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SEA Currents Blog

SEA Currents: Robert C. Seamans

April 30, 2017

An Island of Our Own

Turi Abbott, B Watch, The George Washington University

Ocean Exploration

Carina, Romina, Jacquelyn, Turi, and Lily watch the sunset while stretching out in the head rigging.

17°58.8’ S x 150° 58.8’W

Description of Locale
~50nm SSE of Raiatea

Ship’s Heading

Ship’s Speed
6.8 knots


Sunny, altocumulus clouds, 30.5°C

Backing, E, force 2

Sail Plan
Burning Dinos under the stays’ls

Souls on Board

It was the beginning of dawn watch. And everyone knows that dawn watch is the birth place of deep and somewhat ridiculous thoughts. But on this dawn watch, I was on the struggle bus. I was at the helm, staring intently at the red light on the compass, trying to keep the ship I was trusted with on course. Scott was giving us an evening star lesson, where all of us gaped at the expansive and wondrous celestial sphere. No light pollution, no limits in how long our horizon could run. We were discussing the naming of stars and who figured out what is where in our galaxy when Scott mentioned that plankton and planets have the same root word- meaning wanderer. This connection is the perfect melding of the science and deck departments that we have aboard.

On a side note, many moons ago when Lily, Kurt, Jana, and I were studying for our oceanography test in Woods Hole, I got very confused about water density. It had to be 0300 and we were all exhausted from reviewing slides and writing our proposals- so when I asked “Why isn’t the ocean in the sky?,” we all sat there for a moment pondering why the ocean was actually not in the sky. Luckily, we came about our wits and figured out that water is in fact, denser than air.

So when the connection between the ocean and sky were made in lexicology, I realized my late night confusion was not so misguided. Before we knew about the systems that mixed our oceans or the movement of celestial bodies, we just knew that they were objects that travelled, roamed, and explored. Thus, the solar system above and the ocean deep below are roaming as we too are wandering in the plane between them. Our little island called the Robert C. Seamans goes where Mother Nature blows her, as we use wanderers to guide us to landfall.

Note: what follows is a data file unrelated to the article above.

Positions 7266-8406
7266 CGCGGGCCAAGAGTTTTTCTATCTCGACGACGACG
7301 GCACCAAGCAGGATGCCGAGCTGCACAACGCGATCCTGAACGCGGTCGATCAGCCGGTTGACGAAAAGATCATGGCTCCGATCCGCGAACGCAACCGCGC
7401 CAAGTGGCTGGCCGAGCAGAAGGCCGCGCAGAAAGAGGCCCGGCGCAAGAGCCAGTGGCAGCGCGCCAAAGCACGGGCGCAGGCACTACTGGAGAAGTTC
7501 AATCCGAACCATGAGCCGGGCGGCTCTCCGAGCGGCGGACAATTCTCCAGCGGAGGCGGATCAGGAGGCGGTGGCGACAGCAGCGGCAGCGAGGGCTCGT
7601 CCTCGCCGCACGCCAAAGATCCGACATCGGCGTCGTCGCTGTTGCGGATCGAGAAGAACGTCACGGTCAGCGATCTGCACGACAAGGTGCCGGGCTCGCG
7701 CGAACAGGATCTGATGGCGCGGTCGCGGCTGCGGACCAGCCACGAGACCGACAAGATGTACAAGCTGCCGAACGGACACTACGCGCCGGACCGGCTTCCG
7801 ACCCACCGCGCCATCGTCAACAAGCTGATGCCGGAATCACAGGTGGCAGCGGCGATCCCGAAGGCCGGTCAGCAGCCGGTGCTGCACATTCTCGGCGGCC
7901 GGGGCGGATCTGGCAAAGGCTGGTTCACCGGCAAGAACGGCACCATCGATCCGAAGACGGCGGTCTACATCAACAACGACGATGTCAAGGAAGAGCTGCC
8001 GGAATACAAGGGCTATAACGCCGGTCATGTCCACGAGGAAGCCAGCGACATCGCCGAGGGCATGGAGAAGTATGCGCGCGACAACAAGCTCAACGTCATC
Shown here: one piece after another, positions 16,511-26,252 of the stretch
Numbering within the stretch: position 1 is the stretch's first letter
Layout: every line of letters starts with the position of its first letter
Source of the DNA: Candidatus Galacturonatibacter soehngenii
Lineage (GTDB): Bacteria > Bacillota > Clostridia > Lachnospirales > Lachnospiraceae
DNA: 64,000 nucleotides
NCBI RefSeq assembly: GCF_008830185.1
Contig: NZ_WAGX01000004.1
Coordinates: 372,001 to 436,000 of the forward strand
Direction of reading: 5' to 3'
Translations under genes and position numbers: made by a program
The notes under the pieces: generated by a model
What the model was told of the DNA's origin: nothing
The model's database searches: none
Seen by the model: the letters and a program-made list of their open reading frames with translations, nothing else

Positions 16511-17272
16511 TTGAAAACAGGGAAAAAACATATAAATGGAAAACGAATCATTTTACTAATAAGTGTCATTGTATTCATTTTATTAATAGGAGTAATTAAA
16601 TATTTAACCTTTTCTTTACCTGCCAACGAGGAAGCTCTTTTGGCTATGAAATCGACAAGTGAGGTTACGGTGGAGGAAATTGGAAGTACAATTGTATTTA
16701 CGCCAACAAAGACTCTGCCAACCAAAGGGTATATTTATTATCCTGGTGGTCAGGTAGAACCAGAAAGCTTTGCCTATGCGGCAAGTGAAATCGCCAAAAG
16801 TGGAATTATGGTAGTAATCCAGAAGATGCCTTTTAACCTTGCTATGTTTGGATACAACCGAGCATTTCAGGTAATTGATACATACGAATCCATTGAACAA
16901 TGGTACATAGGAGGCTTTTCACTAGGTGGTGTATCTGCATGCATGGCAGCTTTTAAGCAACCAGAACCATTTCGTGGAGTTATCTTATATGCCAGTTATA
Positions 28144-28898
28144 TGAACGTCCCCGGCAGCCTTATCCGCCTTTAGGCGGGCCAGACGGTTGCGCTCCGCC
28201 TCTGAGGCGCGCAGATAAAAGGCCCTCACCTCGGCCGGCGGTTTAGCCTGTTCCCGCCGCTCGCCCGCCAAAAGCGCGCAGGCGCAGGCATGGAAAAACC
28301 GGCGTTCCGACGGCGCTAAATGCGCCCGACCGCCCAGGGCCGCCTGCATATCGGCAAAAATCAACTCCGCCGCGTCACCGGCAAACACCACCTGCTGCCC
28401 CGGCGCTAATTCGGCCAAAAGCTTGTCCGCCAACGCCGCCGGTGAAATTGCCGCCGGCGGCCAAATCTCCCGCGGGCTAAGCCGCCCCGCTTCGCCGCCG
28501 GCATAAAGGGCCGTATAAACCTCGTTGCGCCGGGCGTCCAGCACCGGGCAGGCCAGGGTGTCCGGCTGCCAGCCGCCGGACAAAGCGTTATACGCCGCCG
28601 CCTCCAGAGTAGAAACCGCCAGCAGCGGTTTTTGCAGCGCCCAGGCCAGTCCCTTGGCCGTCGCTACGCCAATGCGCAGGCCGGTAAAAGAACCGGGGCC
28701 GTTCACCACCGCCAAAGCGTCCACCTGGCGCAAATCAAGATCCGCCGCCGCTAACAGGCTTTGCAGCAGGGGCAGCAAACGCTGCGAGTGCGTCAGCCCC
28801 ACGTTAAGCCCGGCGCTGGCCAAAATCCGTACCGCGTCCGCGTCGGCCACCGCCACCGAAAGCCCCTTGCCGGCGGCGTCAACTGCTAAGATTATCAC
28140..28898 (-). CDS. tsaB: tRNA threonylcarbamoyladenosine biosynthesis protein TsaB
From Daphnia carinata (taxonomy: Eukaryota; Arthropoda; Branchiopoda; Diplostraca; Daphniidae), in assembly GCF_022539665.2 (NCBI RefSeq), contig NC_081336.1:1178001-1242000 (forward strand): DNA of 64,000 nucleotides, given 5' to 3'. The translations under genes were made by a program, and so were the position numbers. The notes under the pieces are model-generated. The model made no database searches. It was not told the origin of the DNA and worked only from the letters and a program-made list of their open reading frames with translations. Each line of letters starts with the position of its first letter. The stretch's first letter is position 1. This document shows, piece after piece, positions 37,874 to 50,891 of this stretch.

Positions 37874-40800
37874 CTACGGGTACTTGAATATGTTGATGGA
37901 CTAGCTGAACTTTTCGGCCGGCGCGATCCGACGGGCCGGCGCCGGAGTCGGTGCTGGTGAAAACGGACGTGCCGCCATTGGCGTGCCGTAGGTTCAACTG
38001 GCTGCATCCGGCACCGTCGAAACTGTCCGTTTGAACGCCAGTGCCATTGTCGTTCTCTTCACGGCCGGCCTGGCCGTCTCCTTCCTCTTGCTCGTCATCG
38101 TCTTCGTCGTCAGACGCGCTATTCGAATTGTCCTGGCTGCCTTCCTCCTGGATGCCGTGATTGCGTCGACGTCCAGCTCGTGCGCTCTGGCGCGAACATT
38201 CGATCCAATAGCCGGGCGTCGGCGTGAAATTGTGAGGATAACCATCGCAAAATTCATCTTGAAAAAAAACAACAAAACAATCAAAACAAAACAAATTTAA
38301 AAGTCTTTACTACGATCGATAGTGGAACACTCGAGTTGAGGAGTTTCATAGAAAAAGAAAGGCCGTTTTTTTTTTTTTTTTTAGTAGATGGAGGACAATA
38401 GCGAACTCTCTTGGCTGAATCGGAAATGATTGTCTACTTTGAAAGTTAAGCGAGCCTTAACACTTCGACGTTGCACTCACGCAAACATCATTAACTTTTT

On this journey covering over 3550 nautical miles, we have successfully existed in a plane where we could not have lived otherwise and created a home on this vessel. And as I sit writing this blog, my fellow sailors and I chat about our hesitation to step onto land. We have merely squinted to see blobs in the distance of the Chatham Islands and Raivavae and now we are supposed live without guidance from plankton and planets? We are at such a lost as to what “land life” involves because the day we left New Zealand is a distant memory. We have spent every day at sea trying to master a routine, so the thought of stepping onto land makes us wiggle with all the butterflies in our bellies.

After all, tomorrow we will see people (other than the 32 people we have been sailing with) for the first time in 34 days.

We have created a home on this ship and in a way we are our own little island. We have a community, a routine, and a culture. When Jay announced that we would make landfall tomorrow, our group was more excited about eating all together for dinner than kissing the ground. In Woods Hole, all fourteen of us took turns cooking dinner for everyone, and spent many hours smooshed elbow to elbow around a small dinner table chatting and bonding. We have become a tight knit family and we will face landfall together…and discuss it at dinner hopefully too.

Although on land I will be without the stars and ocean critters to guide me, I will have my shipmates to always keep me on course, and the perspective to keep wandering.

- Turi

Categories: Robert C. Seamans,Ocean Exploration, • Topics: s272  celestial navigation  life at sea  study abroad • (0) Comments
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